CIA Covert Aid to Italy Averaged $5 Million Annually From Late 1940s to Early 1960s, Study Finds
By Dr. Ronald D. Landa
Global Research, March 23, 2017
The National Security Archive 7 February 2017
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Washington, D.C. February 7, 2017 – CIA covert aid to Italy continued well after the agency’s involvement in the 1948 elections – into the early 1960s – averaging around $5 million a year, according to a draft Defense Department historical study published today for the first time by the National Security Archive at The George Washington University.

The study, declassified in 2016, focuses on the role of Clare Boothe Luce as ambassador to Italy, 1953-1957. In addition to overseeing a program of covert financial support to centrist Italian governments, she used the awarding of contracts under the Department of Defense Offshore Procurement Program to weaken the Italian Communist Party’s hold on labor unions. The author concludes that the Eisenhower administration, faced with the possibility of civil war in Italy or the Communist Party coming to power legally, was “willing to intervene militarily only if the Communists seized power forcibly and then only in concert with other European nations.”

Clare Boothe Luce, U.S. envoy to Italy from 1953-1956, was as famous for her glamour and blunt speaking as for the distinction of being the first woman to represent the U.S. in a major diplomatic post. (Undated photo from the Carl Van Vechten collection, Library of Congress)

Today’s posted document was written by Dr. Ronald D. Landa, formerly with the State Department’s Office of the Historian and the Historical Office of the Office of the Secretary of Defense.  It is one of three drafts he prepared for the latter office that were intended as chapters in a monograph on United States policy toward Europe during the Eisenhower administration. Landa finished the drafts in 2011 and early 2012. Declassification review took another 3-4 years. Budgetary limitations prevented completion and publication of the book.

Click on the images to read the documents.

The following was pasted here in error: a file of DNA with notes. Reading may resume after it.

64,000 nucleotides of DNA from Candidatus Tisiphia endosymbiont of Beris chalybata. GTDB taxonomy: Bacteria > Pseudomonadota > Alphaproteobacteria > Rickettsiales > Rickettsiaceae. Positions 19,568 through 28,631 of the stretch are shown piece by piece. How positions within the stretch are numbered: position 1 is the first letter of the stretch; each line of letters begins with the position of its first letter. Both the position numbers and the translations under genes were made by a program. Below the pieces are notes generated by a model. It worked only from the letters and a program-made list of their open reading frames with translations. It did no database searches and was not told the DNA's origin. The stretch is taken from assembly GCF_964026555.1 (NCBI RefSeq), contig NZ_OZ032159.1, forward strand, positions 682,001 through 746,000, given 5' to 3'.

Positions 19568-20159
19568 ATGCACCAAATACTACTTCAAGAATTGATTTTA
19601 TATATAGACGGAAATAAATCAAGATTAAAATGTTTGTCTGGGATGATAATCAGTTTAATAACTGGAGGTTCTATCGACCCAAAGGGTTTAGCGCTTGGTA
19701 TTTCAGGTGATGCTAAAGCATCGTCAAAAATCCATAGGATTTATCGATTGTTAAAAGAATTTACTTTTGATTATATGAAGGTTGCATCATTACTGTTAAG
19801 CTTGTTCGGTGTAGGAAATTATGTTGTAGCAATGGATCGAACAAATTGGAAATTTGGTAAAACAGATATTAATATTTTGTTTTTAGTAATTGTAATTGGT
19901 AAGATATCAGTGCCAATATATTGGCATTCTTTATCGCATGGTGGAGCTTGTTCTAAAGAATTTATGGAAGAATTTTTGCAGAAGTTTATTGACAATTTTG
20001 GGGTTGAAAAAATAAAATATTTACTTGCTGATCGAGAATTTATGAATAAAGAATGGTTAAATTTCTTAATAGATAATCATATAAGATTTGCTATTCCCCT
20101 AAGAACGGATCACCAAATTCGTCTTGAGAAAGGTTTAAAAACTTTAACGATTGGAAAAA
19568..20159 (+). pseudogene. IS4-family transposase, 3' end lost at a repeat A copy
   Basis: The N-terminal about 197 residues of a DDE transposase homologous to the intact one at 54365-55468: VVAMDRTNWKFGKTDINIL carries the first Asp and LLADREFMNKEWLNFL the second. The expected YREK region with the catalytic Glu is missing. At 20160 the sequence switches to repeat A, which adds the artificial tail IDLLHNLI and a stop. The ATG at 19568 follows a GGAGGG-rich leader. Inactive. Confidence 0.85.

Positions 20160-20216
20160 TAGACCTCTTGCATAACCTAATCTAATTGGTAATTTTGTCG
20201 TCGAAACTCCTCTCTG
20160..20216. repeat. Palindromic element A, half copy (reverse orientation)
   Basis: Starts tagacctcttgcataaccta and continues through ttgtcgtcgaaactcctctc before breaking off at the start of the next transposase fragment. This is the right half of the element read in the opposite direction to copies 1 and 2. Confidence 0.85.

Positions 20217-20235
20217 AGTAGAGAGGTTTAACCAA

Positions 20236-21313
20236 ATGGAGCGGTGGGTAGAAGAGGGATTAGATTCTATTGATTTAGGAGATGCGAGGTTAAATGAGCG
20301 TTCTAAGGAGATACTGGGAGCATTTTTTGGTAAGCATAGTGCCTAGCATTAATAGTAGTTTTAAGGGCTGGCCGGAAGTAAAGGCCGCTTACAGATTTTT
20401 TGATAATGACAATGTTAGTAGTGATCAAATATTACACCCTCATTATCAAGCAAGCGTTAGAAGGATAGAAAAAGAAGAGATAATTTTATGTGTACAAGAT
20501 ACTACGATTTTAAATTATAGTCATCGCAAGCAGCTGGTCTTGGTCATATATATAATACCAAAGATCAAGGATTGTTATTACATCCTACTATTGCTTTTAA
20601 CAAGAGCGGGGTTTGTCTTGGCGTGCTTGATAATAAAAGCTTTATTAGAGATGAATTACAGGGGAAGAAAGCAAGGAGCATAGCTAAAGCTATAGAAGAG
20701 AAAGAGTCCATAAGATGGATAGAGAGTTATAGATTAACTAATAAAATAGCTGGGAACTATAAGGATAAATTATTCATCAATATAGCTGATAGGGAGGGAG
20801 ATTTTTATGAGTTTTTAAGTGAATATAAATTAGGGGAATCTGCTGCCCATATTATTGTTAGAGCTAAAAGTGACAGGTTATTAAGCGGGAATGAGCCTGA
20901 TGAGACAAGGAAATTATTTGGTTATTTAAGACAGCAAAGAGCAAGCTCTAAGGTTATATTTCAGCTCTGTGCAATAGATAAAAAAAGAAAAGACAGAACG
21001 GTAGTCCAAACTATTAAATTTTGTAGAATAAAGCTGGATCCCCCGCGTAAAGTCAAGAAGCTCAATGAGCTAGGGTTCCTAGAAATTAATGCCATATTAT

First page of the Landa study on Italy.

First page of the study’s Working Bibliography.

This posting and two subsequent ones–on United States policy leading to the 1956 Hungarian Revolution and on its policy during the Hungarian Revolution–focus on issues with a military dimension not covered by volumes in the official series, History of the Office of the Secretary of Defense. They are of added interest given the author’s access to classified U.S. records, although readers will notice that certain information has been redacted by U.S. Government reviewers. Dr. Landa also researched a variety of open materials, including the Central Intelligence Agency’s CREST database, the Declassified Documents Reference System, the Digital National Security Archive, and British records at The National Archives in London.

The National Security Archive is grateful to Dr. Landa for making these draft studies available so they could become part of the ongoing scholarly exploration of the U.S. role in Europe during a critical phase of the Cold War.


“Shots from a Luce Cannon”: Combating Communism in Italy, 1953-1956
Source: Historical Office, Office of the Secretary of Defense
Draft historical study by Dr. Ronald D. Landa of U.S. policy toward Italy from 1953-1956

Working Bibliography for “Shots from a Luce Cannon”
Source: Historical Office, Office of the Secretary of Defense

Draft bibliography attached to Dr. Ronald D. Landa study on U.S. policy toward Italy from 1953-1956

Author’s Note

My work as a historian at the State Department (1973-1987) and in the Office of the Secretary of Defense (1987-2012) made me aware that U.S. efforts in the years after World War II to reduce the power of the Italian communist party, as well as other aspects of U.S. policy, were not adequately treated in the Foreign Relations of the United States volumes and other publications.  I therefore tried to broaden the range of material researched, primarily by utilizing CIA records and by closely examining Clare Boothe Luce’s extensive personal collection at the Library of Congress and records at the National Archives from her tenure as ambassador.

A correction is needed on page 2.  Luce was the second, not the first, female member of the House Armed Services Committee.  On page 53, I left open the question of whether her claim of suffering from lead poisoning was genuine or a hoax.  The second volume of Sylvia Jukes Morris’ biography, Price of Fame (2014), argues persuasively that it was genuine.

Disclaimer: The contents of this article are of sole responsibility of the author(s). The Centre for Research on Globalization will not be responsible for any inaccurate or incorrect statement in this article.